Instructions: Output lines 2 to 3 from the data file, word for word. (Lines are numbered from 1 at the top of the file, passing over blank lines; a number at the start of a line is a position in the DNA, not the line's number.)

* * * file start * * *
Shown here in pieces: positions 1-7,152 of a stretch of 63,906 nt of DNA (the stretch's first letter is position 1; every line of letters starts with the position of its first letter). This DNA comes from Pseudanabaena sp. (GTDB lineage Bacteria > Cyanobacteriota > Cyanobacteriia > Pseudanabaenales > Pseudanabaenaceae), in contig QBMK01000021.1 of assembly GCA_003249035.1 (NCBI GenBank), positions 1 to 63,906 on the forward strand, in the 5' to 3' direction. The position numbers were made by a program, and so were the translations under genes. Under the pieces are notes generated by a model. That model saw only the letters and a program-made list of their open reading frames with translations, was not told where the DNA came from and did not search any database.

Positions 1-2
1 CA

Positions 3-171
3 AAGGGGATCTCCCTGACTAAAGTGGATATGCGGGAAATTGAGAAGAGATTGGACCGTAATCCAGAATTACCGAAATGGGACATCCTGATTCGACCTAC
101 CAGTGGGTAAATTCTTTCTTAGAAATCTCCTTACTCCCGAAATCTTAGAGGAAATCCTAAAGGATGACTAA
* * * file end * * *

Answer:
Positions 1-2
1 CA